Trenary portrayed Mercedes somewhat differently from others I’ve seen. Here, Mercedes’s passion was not directed outwardly; it seethed from within. From her initial entry, Trenary’s internal flame sizzled, while on the outside this passion appeared more controlled: her execution was meticulous – not a step out of place. As the Dryad Queen, Trenary appropriately toned down the flame, and delivered spot-on Italian fouettés until she reached their end, when a bit of elation almost threw her off (which I suspect few in the audience noticed), but she quickly adjusted. On Saturday afternoon, her stage demeanor was the same, but, like most of that cast, she seemed far more relaxed, and executed flawlessly.
Her Espada, to me, was a huge surprise. Frankly, I didn’t expect Shayer to have the stature, the gravitas, or the charisma to pull off this role. I was wrong. At Tuesday’s performance he converted the haughty matador into somewhat of a street fighter who has gotten to where he is by working harder and exceeding expectations – which, as I saw it happening, was perfectly apt. This Espada wasn’t a stiff stick of wood; on the contrary, Shayer’s Espada was upwardly mobile from the top of his determinedly stretched neck and head to his aggressive strides – and on Tuesday he threw his muleta (his cape) down so forcefully that it sailed a few feet beyond its target. Shayer’s Espada was as much conquistador as matador, and it was a perfect complement to Trenary’s external restraint.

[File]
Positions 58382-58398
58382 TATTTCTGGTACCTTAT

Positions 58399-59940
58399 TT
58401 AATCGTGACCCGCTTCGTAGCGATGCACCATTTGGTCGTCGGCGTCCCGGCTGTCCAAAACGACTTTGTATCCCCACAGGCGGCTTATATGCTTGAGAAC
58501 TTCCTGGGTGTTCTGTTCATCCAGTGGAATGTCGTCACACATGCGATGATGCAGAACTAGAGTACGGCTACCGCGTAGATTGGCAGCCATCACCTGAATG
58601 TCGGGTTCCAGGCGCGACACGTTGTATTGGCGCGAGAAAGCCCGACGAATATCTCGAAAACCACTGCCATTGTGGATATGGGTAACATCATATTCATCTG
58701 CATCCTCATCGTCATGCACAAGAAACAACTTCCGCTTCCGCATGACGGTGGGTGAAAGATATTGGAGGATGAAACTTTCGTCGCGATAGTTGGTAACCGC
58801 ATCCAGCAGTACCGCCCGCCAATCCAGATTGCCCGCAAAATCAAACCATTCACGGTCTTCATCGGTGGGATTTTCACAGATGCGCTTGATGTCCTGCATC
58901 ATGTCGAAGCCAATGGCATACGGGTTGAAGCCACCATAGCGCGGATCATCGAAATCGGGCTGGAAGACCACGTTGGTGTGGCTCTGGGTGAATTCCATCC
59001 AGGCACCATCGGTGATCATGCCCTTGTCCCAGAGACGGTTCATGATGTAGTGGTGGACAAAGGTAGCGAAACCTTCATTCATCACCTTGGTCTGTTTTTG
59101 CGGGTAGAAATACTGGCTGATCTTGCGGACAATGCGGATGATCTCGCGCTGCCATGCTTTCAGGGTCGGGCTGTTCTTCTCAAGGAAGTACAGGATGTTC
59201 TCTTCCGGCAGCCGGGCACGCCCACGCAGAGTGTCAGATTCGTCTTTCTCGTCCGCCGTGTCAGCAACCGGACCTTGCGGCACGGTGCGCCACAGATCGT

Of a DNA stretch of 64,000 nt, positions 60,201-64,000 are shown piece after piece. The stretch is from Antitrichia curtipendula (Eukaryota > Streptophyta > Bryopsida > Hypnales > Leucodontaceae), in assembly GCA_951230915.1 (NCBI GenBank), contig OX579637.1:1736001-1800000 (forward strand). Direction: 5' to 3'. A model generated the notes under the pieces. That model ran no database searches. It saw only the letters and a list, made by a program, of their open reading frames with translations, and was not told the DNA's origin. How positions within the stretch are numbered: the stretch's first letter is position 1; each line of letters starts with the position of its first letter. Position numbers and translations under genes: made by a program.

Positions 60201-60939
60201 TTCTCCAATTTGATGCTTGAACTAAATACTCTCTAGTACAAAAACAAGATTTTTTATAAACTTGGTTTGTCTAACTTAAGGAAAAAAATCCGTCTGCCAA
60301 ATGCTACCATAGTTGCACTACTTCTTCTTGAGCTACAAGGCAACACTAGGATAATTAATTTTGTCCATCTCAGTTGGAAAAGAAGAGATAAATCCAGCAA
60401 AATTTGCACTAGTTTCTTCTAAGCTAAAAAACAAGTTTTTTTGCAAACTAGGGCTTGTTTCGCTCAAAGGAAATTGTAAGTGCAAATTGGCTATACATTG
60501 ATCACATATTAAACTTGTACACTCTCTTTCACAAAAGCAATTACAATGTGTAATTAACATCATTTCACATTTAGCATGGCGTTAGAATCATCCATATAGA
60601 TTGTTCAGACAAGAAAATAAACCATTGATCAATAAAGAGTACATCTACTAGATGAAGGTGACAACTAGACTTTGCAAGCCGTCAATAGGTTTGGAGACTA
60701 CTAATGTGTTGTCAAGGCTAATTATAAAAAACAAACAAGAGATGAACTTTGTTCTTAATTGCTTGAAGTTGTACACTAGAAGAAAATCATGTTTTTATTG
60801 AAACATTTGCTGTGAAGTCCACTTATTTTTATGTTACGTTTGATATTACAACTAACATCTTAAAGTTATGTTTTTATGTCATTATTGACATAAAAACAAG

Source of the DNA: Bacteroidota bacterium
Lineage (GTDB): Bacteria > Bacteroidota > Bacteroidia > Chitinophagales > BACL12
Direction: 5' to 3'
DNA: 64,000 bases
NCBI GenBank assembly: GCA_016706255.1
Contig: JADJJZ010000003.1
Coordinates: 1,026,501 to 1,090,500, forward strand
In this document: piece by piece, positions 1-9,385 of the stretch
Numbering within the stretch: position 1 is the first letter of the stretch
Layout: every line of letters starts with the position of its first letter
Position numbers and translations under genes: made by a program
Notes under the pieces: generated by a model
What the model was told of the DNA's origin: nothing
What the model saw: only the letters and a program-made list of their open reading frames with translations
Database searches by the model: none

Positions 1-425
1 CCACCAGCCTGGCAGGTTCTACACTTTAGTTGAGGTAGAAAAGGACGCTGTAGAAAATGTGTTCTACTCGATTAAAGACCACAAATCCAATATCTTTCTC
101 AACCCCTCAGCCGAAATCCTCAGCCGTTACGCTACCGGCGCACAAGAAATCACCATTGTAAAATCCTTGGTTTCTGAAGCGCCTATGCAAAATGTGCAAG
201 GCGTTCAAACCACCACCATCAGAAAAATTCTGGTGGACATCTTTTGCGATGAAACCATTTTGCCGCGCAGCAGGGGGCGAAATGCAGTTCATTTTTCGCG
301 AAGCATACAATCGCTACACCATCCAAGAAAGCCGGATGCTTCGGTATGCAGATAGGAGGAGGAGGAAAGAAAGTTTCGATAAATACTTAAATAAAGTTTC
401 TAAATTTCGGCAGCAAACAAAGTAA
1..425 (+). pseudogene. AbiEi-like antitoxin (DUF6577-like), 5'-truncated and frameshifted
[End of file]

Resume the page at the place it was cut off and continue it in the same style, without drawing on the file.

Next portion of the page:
The following night Hoven portrayed Espada stereotypically. This Espada was an aristocrat of matadors: tall, calm, and commanding, who decided to join the family business after getting his degree from Yale. It was a perfectly rendered display – and a perfect foil for his Mercedes.
Fang’s Mercedes was vivid and expressive, with a matching fiery demeanor. Hers was a particularly exciting Mercedes. The trade-off was that her execution appeared a bit overdone, perhaps because the abundance of energy in her characterization extended to her footwork. She briefly fell off pointe twice during Act 1’s “dagger dance” and once during Act 2’s Italian fouettés – but the audience probably didn’t notice since her adjustments (raising her foot off its heel and back on pointe) occurred instantly and were perfectly timed.